As for the Media Engagement Policy, I assume all 140-odd Policies will be reviewed based on a timeline decided by the Mayor and CEO based on priority. I intend to follow that timeline.
  19. How would you improve Council engagement with the wider community and build community engagement with your local ward?
    I don’t think Council is taking advantage of social media in the most efficient way. They need to use sites like YouTube far more regularly, host more Facebook Live Q&A’s, etc. and with the support of my colleagues, I intend to explore this further.
    As for how I would communicate, I’ve always been open and honest, and examples of that can be found at my website: www.blueskyfuturesresearch.com.
  20. Public Transparency and good Governance are at the core of BCRRA’s purpose. Council has recently adopted new policies covering Governance Rules and Public Transparency.
  21. Do you feel there is a need to review these policies, and if so when should this be done?
    I think question 20&21 are the same question, so I’ll continue as if that’s the case:
    I assume all 140-odd Bass Coast Shire Policies will be reviewed based on a timeline decided by the Mayor and CEO based on priority. I intend to follow that timeline.
  22. What role do you feel community consultation has in reviewing these policies?
    Community consultation on all Policies is important. I don’t think that the emphasis on any one, specific Policy is needed or particularly helpful to community understanding of Shire operations.
  23. What measures would you put in place to demonstrate honesty and transparency in your decisions and spending of ratepayers’ money?
    As I’ve already said, I am open and honest in all my communications and that will continue if elected. See my website: www.blueskyfuturesresearch.com for examples of that.
    Financial Integrity and Discipline
  24. Do you think ‘The Fair Go’ rate cap is better or worse than limiting rate rises to CPI?
    The Fair Go Rate Cap is a rather new thing, and I don’t think there has been enough evidence to draw any conclusions yet.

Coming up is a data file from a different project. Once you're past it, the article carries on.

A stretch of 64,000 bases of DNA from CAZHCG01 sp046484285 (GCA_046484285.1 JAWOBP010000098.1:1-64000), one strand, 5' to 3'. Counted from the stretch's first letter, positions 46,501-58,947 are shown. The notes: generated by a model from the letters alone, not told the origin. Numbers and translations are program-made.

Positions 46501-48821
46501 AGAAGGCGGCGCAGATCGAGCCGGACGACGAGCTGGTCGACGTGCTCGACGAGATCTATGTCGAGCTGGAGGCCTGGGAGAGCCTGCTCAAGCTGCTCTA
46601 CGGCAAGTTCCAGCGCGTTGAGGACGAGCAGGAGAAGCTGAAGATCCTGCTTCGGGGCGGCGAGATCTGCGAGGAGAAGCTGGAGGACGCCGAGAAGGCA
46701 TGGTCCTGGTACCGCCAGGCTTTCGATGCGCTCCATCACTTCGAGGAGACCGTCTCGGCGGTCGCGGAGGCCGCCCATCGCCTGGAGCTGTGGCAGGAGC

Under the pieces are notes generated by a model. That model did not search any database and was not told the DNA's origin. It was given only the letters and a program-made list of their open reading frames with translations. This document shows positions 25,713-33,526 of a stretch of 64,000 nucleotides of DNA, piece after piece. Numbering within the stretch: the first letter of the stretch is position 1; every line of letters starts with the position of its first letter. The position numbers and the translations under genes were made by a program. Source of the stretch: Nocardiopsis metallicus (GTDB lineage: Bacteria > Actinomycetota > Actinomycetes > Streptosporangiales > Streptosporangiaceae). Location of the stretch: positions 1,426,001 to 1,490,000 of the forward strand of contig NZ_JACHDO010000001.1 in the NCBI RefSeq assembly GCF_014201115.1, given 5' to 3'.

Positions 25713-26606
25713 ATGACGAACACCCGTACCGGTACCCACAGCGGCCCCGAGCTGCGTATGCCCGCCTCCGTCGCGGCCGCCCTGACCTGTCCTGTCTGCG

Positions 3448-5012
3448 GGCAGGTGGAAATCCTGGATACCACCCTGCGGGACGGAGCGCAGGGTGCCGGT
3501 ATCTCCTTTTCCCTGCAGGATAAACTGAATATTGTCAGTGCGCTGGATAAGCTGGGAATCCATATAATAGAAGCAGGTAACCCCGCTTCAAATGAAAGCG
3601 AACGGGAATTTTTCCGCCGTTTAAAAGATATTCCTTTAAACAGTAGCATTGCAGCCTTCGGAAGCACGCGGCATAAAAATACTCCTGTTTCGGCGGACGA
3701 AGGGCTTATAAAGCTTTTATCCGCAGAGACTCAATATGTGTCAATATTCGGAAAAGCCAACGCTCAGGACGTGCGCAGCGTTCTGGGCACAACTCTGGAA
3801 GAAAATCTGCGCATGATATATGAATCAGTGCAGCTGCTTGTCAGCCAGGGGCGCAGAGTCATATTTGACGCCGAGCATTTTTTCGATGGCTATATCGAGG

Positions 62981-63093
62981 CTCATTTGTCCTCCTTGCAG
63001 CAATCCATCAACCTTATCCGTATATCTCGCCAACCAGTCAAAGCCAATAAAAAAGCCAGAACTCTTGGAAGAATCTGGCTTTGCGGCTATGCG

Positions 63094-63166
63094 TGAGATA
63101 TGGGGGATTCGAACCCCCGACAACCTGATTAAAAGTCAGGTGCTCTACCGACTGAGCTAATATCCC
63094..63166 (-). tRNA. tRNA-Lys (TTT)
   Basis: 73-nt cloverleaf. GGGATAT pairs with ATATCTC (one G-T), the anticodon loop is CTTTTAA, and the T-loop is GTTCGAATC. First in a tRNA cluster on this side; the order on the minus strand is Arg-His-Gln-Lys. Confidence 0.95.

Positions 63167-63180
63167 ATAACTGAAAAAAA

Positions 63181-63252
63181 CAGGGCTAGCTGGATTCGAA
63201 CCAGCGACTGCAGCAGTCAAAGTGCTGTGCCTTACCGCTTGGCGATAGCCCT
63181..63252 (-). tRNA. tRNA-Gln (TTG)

25. Bass Coast Shire has budgeted for a significant amount of Capital Works in the coming years. How do you feel about the level of borrowing necessary to deliver these?
    According to economists and experts in the field, now has never been a better time to borrow money because the Interest Rate has never been so low for Local Government. However, I don’t think this year is the right time to be focusing on Capital Works, rather we should be focusing on a Small Events Strategy to boost tourism, and I will endeavour to convince my colleagues of the same. More information on my Post Pandemic Economic Recovery Plan can be found at my website: www.blueskyfuturesresearch.com.
  26. What is your opinion of Council’s current financial position? And of the outlook projected in the Long Term Financial Plan?
    I don’t think much of Council’s current financial position. I think that with the restrictions surrounding Rates, we have to come up with alternate sources of revenue, and it’s baffling to me that this has not been investigated. As I outline on my website: www.blueskyfuturesresearch.com, we need to implement a Pay To Park system as soon as possible.
  27. What is your opinion of the 10-year waste contract agreed by the last Council late in 2016?
    Bass Coast Shire Council is part of the Gippsland Regional Waste Management Group. As a member Shire, it is required to adopt the Policy the Group approves. The Group adopted this contract, Bass Coast is required to follow that decision.
  28. And what do you think of the (uncapped) charge for waste services being separate to the general rate charge?
    That makes perfect sense to me, as that is how it works in the vast majority of Shires around Victoria, as the Fair Go Rate Cap explanation video on the LGV website states quite clearly.
  29. What is important for you about township boundaries and character within the shire?
    We have to figure out a way to balance population growth with keeping the relaxed atmosphere of Bass Coast. Town boundaries are set on Phillip Island and we have room allocated for growth on the Island within Town Boundaries. We also have to address the Planning Scheme to make the construction of Tiny Home Developments easier. See my website: www.blueskyfuturesresearch.com to find out more about this.